On Friday morning my friends Josh, Tim, Christa and myself left Lusaka and hitched about two hours north to a town called Kapiri Mposhi, to the Tazara Railway station to catch a train leaving at 1400 hours for Dar Es Salaam, Tanzania. We rode first class, which means we were in a compartment that held 4 people, as opposed to 2nd which holds 6, or 3rd, which I don't even want to think about. The train was sparse, to say the least. Our compartment consisted of 4 benches with blankets which were our beds, and a small table. every car had a toilet and a sink. and there was a bar car that served drinks and dinner. We reached Dar 51 hours later. While the ride through Tanzania was beautiful, and it's nice to have transportation that you can walk around on, 51 hours is too long to do just about anything. We arrived in Dar on Sunday afternoon. Since it was too late to get to Zanzibar that day we got a hotel in Dar for the night. The Econo Lodge (no relation to the American chain) was pretty bare bones, but we were just happy to shower for the first time in 3 days. The next morning we got up early and went to catch the 0700 hours ferry to the island. At approximately 0900 hours, after three solid days of traveling we had reached our destination. Was it worth it? Absolutely. This island is unlike any other place I've ever seen. We arrived at Stone Town, the main port town on the island. It's an odd place. There's a mixture of African, Indian, Middle Eastern, and white tourist influences, an odd combination that gives the city a very unique feel. It sucks you in pretty quick. We spent the daygetting lost in the many alleys and walkways that comprise the city (think those scenes from like Indiana Jones movies where he's chasing some villain around Cairo or somewhere like that) and eating at Mercury's, the restaurant named for Zanzibar's most famous native son, Freddie Mercury, the late lead singer of Queen. Tuesday we decided that before the music festival started on Thursday we should head to the beach for some serious down time in the sun. We got a shuttle bus to take us to Kendwa, a popular destination on the West coast, about an hour out of Stone Town. We ended up staying at Kendwa Rocks, a nice lodge right on the beach. The beach is amazing. It looks like all those pictures of beaches you've seen on postcards or calendars or on your computer screen saver that look too perfect to be real and you can't believe those pictures were taken at a real place. They were probably taken here. The sand is incredibly fine, like flour almost. The water is almost a neon blue and is just warm enough to make it enjoyable (watch out for sea urchins, though. i watched two people get stung). We've spent the last two days here, laying around, eating good food, getting sun and swimming. Tomorrow we head back to Stone Town for the festival. More updates sometime soon.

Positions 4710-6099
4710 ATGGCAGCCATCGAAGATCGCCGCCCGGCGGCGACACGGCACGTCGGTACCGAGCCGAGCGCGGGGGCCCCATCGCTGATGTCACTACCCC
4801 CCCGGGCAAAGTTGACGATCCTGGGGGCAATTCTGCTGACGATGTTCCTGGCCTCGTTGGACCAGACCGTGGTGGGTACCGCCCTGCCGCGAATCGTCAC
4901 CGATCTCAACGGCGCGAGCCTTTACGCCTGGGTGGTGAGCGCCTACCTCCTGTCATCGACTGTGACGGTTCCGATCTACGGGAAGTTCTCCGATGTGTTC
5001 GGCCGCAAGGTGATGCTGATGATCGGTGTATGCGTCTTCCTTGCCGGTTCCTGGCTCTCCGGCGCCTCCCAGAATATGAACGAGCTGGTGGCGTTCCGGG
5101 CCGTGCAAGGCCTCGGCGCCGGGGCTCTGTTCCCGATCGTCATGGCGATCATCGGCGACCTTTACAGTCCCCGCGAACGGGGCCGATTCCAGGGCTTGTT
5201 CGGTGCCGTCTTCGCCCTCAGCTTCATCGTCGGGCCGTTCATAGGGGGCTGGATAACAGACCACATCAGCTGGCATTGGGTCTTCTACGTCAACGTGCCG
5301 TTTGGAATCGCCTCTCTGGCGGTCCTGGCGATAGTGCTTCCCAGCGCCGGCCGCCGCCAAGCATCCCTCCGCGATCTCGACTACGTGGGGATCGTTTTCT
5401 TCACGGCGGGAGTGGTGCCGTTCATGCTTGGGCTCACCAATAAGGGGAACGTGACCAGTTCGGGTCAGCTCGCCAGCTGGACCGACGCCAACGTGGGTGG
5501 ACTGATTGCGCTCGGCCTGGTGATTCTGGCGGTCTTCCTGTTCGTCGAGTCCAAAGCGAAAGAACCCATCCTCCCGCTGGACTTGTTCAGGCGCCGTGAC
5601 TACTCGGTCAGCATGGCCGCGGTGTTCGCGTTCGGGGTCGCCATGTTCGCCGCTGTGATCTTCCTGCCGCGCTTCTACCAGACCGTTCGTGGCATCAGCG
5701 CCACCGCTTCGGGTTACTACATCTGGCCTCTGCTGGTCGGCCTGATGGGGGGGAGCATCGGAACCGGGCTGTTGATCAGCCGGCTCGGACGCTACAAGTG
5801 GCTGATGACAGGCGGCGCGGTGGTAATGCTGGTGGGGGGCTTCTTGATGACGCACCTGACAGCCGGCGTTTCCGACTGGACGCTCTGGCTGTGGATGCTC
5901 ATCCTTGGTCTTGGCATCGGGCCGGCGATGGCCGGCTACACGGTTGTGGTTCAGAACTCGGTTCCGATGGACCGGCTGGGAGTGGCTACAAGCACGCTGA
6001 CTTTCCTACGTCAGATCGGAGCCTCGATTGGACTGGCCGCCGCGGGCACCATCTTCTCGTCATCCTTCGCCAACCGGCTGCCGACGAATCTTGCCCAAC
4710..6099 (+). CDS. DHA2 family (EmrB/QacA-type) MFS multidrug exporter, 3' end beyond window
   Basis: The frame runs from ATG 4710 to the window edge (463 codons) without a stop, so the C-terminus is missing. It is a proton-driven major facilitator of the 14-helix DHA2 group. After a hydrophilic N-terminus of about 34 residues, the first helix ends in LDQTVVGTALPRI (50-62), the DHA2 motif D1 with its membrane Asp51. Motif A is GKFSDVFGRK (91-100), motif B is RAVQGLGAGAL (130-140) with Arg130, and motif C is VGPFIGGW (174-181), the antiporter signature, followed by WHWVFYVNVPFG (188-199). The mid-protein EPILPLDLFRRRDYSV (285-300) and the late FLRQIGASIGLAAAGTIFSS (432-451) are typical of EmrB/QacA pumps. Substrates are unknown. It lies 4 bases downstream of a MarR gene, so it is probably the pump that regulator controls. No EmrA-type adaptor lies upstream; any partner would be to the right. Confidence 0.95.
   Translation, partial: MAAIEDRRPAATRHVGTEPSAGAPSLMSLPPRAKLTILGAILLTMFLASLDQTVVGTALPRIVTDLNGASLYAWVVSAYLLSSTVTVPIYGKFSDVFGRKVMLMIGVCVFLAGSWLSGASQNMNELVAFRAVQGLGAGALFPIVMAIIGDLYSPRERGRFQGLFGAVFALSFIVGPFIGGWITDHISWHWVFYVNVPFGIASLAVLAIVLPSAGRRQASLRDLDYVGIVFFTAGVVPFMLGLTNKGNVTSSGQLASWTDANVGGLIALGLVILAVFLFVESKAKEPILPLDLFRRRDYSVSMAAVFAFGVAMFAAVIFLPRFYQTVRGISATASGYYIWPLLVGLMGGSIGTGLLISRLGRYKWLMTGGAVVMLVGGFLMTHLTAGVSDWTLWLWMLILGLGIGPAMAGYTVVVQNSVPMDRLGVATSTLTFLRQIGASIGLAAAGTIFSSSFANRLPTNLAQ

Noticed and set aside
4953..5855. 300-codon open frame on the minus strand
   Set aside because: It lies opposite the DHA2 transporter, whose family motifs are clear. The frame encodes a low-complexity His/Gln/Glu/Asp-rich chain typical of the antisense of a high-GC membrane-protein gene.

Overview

Wednesday, January 21, 2009

I'm currently sitting in my cooking shelter, watching the rain. It's rainy season right now. From about november to march in zambia you can expect rain just about every day, though it varies depending on where you live. I kind of enjoy it, though the rain makes it a pain to start a fire for cooking or do laundry. Life slows down here during the rains, though it wasn't moving very fast to begin with. People are out in their fields or staying inside keeping dry. So what does a volunteer do? Not much. You stock up on books, get comfortable, and settle in for a few months of inactivity. However, since one can only stay still for so long, rainy season is also prime time for getting out of the village. Most volunteers went somewhere over the holidays, be it a big international vacation or just somewhere out of the village. But just around the corner is the biggest vacation time in peace corps zambia. In february i and about half the volunteers in country will get on a train to dar es salaam, tanzania, then take a boat out to the islands of zanzibar for the annual zanzibar music festival. Zanzibar rose to prominence in the heyday of colonialism as a key point in the spice trade. While it's still renowned for it's spices it's now mainly a major tourist destination. Fascinating culture, pristine beaches, excellent food... I can't wait.